Comprised of five movements and a coda without interruption, Autumn Sonata was commissioned in 1994 by clarinettist Victoria Soames-Samek. The work was inspired by the poetry of Georg Trakl, an Austrian poet who died just after the onset of World War I, and Musgrave chose short fragments as prefaces to the major sections. She says that "in Autumn Sonata, the soloist is part of a dreamlike landscape suggested by the poetry".
Having composed extensively for woodwinds, Musgrave was intrigued by the unique timbre of the bass clarinet. She says:
The bass clarinet has always struck me as evocative of other worlds – worlds that exist as reality only in dreams. With its haloed and haunting tone, its presence in any score seems to conjure internal worlds far below the surface. Although its range is extensive, its unique timbre is most compelling in the lowest register, plummeting to depths at the core of the earth. The challenge of writing effectively for the solo bass clarinet in a concerto setting is of course how to balance it with the orchestra. It is very much like balancing the low male voice in an opera so that the character's personal communication can be heard in full expressivity without losing all the colours and power of the full orchestra.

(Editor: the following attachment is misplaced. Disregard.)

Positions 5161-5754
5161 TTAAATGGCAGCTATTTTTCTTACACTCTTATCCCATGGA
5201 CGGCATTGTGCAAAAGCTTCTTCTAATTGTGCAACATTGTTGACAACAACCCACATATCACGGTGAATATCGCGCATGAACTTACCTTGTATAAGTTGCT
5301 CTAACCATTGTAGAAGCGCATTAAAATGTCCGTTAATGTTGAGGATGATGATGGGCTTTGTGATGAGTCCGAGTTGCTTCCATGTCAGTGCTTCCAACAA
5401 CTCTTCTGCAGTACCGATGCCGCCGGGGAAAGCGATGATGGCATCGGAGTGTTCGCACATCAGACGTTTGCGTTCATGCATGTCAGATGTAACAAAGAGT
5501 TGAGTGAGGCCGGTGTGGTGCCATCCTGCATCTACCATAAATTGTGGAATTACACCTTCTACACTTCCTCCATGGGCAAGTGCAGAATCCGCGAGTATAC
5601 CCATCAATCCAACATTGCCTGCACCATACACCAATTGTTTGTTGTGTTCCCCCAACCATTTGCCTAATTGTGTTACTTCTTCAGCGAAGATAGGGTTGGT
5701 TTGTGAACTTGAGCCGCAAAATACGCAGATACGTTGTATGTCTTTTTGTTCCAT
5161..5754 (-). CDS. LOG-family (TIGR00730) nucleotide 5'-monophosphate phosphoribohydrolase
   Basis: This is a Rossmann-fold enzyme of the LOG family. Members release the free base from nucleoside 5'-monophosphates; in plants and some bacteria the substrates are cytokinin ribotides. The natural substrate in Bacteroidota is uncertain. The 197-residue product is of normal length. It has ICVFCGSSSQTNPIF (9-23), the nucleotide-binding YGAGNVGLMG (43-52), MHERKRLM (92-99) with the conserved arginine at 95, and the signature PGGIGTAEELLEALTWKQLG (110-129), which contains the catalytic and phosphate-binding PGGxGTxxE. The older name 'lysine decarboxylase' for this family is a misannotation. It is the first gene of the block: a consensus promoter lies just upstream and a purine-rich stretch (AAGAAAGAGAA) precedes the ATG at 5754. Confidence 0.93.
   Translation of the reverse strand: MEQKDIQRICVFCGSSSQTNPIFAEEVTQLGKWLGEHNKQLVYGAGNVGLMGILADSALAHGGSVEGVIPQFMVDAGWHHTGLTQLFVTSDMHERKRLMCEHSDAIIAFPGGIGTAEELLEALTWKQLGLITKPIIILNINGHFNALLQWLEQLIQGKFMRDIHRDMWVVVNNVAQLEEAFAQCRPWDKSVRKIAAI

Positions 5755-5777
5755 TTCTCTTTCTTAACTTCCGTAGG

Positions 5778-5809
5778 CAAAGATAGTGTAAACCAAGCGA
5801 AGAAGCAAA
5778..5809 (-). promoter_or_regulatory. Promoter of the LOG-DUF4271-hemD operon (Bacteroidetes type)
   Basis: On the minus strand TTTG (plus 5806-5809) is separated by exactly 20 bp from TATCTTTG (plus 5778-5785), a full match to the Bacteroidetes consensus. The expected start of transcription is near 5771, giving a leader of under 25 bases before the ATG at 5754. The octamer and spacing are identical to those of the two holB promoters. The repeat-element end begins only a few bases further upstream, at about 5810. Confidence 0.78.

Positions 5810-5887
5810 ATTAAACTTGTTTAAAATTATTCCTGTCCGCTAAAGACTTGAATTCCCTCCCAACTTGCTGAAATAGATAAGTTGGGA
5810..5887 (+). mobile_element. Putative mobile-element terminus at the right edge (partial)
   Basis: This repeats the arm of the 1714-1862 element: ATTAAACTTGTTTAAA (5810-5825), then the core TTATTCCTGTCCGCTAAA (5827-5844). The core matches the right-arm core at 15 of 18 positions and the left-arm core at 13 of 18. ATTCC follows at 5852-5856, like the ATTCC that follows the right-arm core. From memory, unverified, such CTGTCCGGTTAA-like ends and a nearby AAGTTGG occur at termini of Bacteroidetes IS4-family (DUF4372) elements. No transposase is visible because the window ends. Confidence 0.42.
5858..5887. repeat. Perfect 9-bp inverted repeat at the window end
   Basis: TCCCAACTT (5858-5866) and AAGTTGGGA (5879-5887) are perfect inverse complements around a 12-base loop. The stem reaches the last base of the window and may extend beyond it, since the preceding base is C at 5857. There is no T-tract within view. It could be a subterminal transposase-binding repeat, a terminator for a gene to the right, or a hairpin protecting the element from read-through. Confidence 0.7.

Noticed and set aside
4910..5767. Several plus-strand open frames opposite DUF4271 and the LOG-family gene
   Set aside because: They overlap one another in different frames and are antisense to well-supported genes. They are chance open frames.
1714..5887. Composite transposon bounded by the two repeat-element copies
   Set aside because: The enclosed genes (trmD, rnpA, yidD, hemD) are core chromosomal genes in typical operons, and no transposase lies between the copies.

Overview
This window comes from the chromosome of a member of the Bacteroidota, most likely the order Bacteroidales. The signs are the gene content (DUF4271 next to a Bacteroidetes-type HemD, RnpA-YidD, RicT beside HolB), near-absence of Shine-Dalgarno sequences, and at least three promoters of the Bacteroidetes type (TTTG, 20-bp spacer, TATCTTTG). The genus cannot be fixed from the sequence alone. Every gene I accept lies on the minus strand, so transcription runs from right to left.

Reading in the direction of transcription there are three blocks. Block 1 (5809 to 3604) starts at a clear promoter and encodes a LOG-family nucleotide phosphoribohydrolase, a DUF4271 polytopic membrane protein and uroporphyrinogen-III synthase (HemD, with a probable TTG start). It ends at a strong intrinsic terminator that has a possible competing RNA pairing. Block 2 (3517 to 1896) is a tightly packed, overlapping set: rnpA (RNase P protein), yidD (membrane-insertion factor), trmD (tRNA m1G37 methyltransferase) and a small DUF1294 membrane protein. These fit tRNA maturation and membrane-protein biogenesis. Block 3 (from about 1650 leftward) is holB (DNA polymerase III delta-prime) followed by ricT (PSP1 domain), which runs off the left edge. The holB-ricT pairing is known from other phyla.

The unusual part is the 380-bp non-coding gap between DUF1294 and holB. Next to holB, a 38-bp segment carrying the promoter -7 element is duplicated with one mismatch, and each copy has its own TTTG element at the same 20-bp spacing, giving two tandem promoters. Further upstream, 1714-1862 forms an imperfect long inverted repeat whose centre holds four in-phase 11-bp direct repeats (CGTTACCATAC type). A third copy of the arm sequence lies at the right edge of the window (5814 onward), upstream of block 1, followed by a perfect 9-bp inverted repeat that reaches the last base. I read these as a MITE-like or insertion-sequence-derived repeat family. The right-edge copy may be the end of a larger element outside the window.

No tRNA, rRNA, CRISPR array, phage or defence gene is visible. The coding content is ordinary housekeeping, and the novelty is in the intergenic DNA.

Audiences also have the opportunity to hear additional music by Musgrave over the CSO weekend. On October 16th the CUBE Ensemble honours the composer at their 4th Annual CUBE Awards for New Music. The concert will feature eight of her solo, vocal, and chamber works composed over the past forty years, including Pierrot for piano, violin, and clarinet (1985); Excursions for piano four hands (1965); Take Two Oboes (2007); Canta, Canta for clarinet, cello, and piano (1997); Primavera for soprano and flute (1971); A Winter’s Morning for soprano and piano (2008); Snapshots for solo piano (2009); and Ring Out Wild Bells for clarinet, violin, cello, and piano (2000).